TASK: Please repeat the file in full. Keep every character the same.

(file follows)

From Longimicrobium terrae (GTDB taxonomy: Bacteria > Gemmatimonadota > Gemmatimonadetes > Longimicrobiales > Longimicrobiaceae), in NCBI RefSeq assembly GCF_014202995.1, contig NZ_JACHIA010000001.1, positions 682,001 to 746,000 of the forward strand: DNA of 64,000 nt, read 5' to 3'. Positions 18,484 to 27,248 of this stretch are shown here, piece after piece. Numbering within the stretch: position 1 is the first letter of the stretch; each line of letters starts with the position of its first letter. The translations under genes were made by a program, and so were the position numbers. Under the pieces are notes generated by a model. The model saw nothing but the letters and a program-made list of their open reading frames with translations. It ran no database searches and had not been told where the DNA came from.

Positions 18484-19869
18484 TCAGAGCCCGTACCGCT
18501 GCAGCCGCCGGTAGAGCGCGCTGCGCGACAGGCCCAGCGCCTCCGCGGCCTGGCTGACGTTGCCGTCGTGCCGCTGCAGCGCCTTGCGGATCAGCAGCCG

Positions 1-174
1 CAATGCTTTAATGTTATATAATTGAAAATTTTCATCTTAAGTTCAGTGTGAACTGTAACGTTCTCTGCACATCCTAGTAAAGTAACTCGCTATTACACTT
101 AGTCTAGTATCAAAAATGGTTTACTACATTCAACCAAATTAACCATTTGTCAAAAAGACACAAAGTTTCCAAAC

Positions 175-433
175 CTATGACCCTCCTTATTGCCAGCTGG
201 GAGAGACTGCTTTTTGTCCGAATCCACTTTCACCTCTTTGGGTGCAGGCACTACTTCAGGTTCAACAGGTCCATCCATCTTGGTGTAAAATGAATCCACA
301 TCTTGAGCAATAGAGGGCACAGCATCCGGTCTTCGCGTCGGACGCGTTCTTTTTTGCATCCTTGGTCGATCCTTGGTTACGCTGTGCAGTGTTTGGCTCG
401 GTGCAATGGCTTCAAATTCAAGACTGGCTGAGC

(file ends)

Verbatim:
From Longimicrobium terrae (GTDB taxonomy: Bacteria > Gemmatimonadota > Gemmatimonadetes > Longimicrobiales > Longimicrobiaceae), in NCBI RefSeq assembly GCF_014202995.1, contig NZ_JACHIA010000001.1, positions 682,001 to 746,000 of the forward strand: DNA of 64,000 nt, read 5' to 3'. Positions 18,484 to 27,248 of this stretch are shown here, piece after piece. Numbering within the stretch: position 1 is the first letter of the stretch; each line of letters starts with the position of its first letter. The translations under genes were made by a program, and so were the position numbers. Under the pieces are notes generated by a model. The model saw nothing but the letters and a program-made list of their open reading frames with translations. It ran no database searches and had not been told where the DNA came from.

Positions 18484-19869
18484 TCAGAGCCCGTACCGCT
18501 GCAGCCGCCGGTAGAGCGCGCTGCGCGACAGGCCCAGCGCCTCCGCGGCCTGGCTGACGTTGCCGTCGTGCCGCTGCAGCGCCTTGCGGATCAGCAGCCG

Positions 1-174
1 CAATGCTTTAATGTTATATAATTGAAAATTTTCATCTTAAGTTCAGTGTGAACTGTAACGTTCTCTGCACATCCTAGTAAAGTAACTCGCTATTACACTT
101 AGTCTAGTATCAAAAATGGTTTACTACATTCAACCAAATTAACCATTTGTCAAAAAGACACAAAGTTTCCAAAC

Positions 175-433
175 CTATGACCCTCCTTATTGCCAGCTGG
201 GAGAGACTGCTTTTTGTCCGAATCCACTTTCACCTCTTTGGGTGCAGGCACTACTTCAGGTTCAACAGGTCCATCCATCTTGGTGTAAAATGAATCCACA
301 TCTTGAGCAATAGAGGGCACAGCATCCGGTCTTCGCGTCGGACGCGTTCTTTTTTGCATCCTTGGTCGATCCTTGGTTACGCTGTGCAGTGTTTGGCTCG
401 GTGCAATGGCTTCAAATTCAAGACTGGCTGAGC